Every teacher runs their classroom a little differently. As they should: we’re pro-individuality. But, we were also curious about the different approaches teachers take to class rules. In our recent Back to School Survey over 200 teachers shared their class rules with us. On the whole, teachers repeated seven themes over and over:
Consistency with your rules matters more than the rules themselves
Keep rules as simple as possible
Respect is the most important rule
Let students have input on rules to increase buy-in
Keep rules positive
Make sure students know you care
When students are truly engaged in well-planned lessons, rules become unnecessary
Here are a few quotes from the survey that reinforce these concepts:
I have found the most effective rules are the ones that you follow to the letter. You make no exception to the rules—that way the kids know what the outcome will be when they break the rule. I also have found that positive rules are more effective than negative rules. My kids know exactly what I expect from day to day. You also have to gain a child's respect from the minute they walk into the door. The Golden Rule is the most effective classroom rule that I know.
—Elementary Music Teacher, KS
It’s not so much the wording of the rules, but consistency and caring that is most effective for classroom management.
—Elementary Teacher, TN
Set the tone early, reinforce daily, and always be consistent for each and every student. Less is more when it comes to rules - keep it simple and keep the students interested by planning great lessons. Meeting and greeting each student before or as they enter the room each day makes a HUGE difference.
—Middle School Teacher, AK
Keep them simple and positive.
—7th Grade Teacher, UT
I require that all of the students treat each other, and me, with respect and courtesy. I also make it clear that everyone is entitled to their own opinion and we do not have to agree, we just have to respect their right to have an opinion.
—High School Teacher
Respect each other. Everything else falls into place under that.
—Teacher, Grades 1-8, UT
The longer I taught the more I discovered as few rules as possible were necessary. Respect for each other and the teacher covers a lot. A teacher may have to be more explicit in lower grades.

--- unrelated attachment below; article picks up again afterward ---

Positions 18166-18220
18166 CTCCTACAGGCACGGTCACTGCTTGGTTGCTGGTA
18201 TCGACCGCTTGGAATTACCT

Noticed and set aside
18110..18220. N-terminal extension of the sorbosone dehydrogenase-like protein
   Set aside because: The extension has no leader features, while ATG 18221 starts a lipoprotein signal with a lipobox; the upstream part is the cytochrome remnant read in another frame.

—High School SPED Teacher
The ones that are supported by pupils. The class constitute must be stated well by the teacher and the pupils. Everyone must agree upon it.
—Junior High Teacher, Israel
We have block periods of 90 minutes. I have my students’ vote, as a group, on whether to each get 3 bathroom/drink of water tickets per week, or to have a 4 minute mid class break. They always vote for the break, and I have 100% attendance during instructional time.
—High School ESL Teacher, NH
The first week of school is usually designed to go over all of the school rules. I ALWAYS did an interest inventory with my students so I could tailor lessons to their interests and I also asked this very important question: What do you expect of me? Most of the time the students had never been asked that question—you will be quite surprised with their answers.
—Teacher, Grades 1-12, FL
If the students have a problem in class, have them write that on a piece of paper, no ID, a certain time during the week is for discussion in solving or adjusting certain subject. Everyone has a voice and will be listened to.
—Teacher, Grades 0-9, New Brunswick
The most important rules I've found for classroom management are to keep the students engaged in learning activities the entire class period, change the seating arrangement when needed, and let students know what is expected of them prior to the start of the class.
—High School Teacher, IL
Kids are usually motivated when they are busy with fun motivating activities. They don't want to misbehave because then they miss out on fun.
—Elementary SPED Teacher, OK
Respect for each other and for the teacher. Move fast before things get out of control. Keeping things moving keeps them motivated and they have no time to rebel.
—Adult Ed Teacher, PA
Know and use your kids interests. Make it fun and remember they are little people not just information containers!!
—Elementary Speech Teacher, CA
Here are a few examples of different teachers' rules that caught our eye:
From an educational diagnostician for all grades:
From a special education teacher in Florida:
I post two words: RESPECT and TRY. We have lessons on their meanings, and the choices we all have. When one is broken, we discuss how it was broken, and what would have been a better choice. I also have an "international" sign with the word CAN'T crossed through. “I can't” is not an answer I ever except. I reward students for good choices throughout the day. Being kind to others, participating in their learning, good answers, and being a productive part of the "family."
From a first grade teacher in Utah:
From a special education teacher in Kentucky:
From a secondary teacher in Washington:
To conclude, here is one of our favorite statements:
Give students some wiggle room to get some energy out and talk with each other, but expect complete focus during classroom instruction and independent work.
—Secondary Teacher, CO
It’s important to have order, discipline, and correction in your classroom, but it’s also important to have fun and to let your student’s be themselves. What do you do to maintain order in your classroom?